Intraoperative extracorporeal membrane oxygenation and the possibility of postoperative prolongation improve survival in bilateral lung transplantation

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The value of intraoperative extracorporeal membrane oxygenation (ECMO) in lung transplantation remains controversial. In our department, ECMO has been used routinely for intraoperatively unstable patients for more than 15 years. Recently, we have extended its indication to a preemptive application in almost all cases. In addition, we prolong ECMO into the early postoperative period whenever graft function does not meet certain quality criteria or in patients with primary pulmonary hypertension. The objective of this study was to review the results of this strategy.


All standard bilateral lung transplantations performed between January 2010 and June 2016 were included in this single-center, retrospective analysis. Patients were divided into 3 groups: group I—no ECMO (n = 116), group II—intraoperative ECMO (n = 343), and group III—intraoperative and prolonged postoperative ECMO (n = 123). The impact of different ECMO strategies on primary graft function, short-term outcomes, and patient survival were analyzed.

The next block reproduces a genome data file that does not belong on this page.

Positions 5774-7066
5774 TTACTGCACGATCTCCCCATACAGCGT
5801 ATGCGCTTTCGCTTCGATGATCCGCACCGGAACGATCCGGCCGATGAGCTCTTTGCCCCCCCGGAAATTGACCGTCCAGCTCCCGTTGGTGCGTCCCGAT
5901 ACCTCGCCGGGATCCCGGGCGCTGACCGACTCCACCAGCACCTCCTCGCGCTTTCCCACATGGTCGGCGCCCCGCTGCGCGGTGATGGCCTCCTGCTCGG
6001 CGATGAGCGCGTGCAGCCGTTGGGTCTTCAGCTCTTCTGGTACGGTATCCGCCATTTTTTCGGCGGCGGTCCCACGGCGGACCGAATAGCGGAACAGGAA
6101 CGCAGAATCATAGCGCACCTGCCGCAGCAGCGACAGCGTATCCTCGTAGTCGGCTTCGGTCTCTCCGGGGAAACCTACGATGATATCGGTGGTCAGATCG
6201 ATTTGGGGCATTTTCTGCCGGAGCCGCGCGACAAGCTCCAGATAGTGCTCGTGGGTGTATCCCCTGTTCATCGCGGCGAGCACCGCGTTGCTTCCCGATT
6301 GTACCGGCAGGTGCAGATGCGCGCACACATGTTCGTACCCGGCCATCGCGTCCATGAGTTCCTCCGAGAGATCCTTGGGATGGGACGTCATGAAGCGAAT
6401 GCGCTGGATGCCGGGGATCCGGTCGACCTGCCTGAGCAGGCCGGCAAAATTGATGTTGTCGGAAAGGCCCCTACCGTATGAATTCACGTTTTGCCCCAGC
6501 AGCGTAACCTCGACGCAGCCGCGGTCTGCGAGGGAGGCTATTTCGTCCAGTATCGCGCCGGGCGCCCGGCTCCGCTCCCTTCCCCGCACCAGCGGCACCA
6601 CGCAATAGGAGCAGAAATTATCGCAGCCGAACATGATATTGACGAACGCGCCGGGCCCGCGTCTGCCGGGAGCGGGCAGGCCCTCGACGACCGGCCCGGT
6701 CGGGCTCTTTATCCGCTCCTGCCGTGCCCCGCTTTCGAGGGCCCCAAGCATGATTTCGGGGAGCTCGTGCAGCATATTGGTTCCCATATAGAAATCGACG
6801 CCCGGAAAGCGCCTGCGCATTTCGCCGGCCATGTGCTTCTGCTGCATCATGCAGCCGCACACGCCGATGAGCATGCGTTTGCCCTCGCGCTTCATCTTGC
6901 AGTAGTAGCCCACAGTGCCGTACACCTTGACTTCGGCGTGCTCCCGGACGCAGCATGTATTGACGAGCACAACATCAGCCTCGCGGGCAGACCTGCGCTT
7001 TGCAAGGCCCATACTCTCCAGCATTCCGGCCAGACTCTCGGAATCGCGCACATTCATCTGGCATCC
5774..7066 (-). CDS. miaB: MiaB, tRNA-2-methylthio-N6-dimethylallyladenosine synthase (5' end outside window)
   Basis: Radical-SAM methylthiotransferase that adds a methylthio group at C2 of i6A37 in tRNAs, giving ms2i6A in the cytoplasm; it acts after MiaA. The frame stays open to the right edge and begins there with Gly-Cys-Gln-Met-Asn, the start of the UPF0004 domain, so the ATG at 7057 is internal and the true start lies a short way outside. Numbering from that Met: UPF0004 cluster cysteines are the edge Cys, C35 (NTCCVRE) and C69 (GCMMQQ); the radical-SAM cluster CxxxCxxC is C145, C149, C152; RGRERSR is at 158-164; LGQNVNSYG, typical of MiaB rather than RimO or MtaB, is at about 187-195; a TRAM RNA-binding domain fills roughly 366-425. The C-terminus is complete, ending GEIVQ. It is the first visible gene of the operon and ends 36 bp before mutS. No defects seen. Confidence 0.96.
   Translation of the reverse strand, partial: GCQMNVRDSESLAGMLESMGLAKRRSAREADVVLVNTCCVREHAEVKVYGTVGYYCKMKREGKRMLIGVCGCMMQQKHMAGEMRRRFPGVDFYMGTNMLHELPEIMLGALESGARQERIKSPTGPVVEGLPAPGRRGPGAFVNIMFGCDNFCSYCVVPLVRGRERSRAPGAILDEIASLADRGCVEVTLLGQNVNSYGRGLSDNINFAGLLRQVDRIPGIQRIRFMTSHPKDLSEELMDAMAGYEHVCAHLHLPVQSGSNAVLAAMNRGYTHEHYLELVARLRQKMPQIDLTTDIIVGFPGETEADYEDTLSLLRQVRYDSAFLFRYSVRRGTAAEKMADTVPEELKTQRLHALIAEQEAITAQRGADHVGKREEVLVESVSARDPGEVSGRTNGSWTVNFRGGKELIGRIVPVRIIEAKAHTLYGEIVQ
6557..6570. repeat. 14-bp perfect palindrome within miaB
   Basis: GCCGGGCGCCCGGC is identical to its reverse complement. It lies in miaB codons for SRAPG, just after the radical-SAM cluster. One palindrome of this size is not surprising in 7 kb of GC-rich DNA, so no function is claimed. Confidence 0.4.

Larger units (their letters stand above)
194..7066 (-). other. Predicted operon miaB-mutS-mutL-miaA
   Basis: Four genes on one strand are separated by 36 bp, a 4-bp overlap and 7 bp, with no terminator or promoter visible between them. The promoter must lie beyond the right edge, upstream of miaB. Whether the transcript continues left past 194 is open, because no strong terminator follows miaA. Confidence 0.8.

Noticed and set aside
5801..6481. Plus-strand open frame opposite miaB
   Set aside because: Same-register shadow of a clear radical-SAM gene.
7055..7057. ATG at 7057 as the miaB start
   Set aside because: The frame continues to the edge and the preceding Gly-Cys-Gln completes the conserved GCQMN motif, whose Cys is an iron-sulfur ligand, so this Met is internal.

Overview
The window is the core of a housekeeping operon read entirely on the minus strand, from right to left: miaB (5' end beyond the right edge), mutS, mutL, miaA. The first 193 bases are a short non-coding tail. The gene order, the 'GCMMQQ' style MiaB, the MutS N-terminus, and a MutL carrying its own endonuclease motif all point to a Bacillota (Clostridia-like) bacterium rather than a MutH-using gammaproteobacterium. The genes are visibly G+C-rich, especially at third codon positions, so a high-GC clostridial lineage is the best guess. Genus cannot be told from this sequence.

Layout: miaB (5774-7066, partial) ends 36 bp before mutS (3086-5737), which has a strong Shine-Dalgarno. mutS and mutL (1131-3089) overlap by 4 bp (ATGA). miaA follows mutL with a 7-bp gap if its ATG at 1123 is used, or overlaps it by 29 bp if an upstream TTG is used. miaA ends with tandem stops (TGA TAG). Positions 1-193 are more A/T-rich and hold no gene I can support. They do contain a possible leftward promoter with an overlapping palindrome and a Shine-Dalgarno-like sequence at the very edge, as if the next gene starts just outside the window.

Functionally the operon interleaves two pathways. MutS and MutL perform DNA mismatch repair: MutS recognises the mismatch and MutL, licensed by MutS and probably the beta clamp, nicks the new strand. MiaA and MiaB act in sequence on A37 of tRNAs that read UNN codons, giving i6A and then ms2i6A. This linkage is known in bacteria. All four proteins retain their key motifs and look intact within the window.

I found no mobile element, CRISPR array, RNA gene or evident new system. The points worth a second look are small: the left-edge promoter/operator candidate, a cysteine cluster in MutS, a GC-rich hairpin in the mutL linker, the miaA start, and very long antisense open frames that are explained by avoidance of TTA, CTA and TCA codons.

The use of intraoperative ECMO was associated with improved 1-, 3-, and 5-year survival compared with non-ECMO patients (91% vs 82%, 85% vs 76%, and 80% vs 74%; log-rank P = .041). This effect was still evident after propensity score matching of both cohorts. Despite the high number of complex patients in group III, outcome was excellent with higher survival rates than in the non-ECMO group at all time points.


Intraoperative ECMO results in superior survival when compared with transplantation without any extracorporeal support. The concept of prophylactic postoperative ECMO prolongation is associated with excellent outcomes in recipients with pulmonary hypertension and in patients with questionable graft function at the end of implantation.

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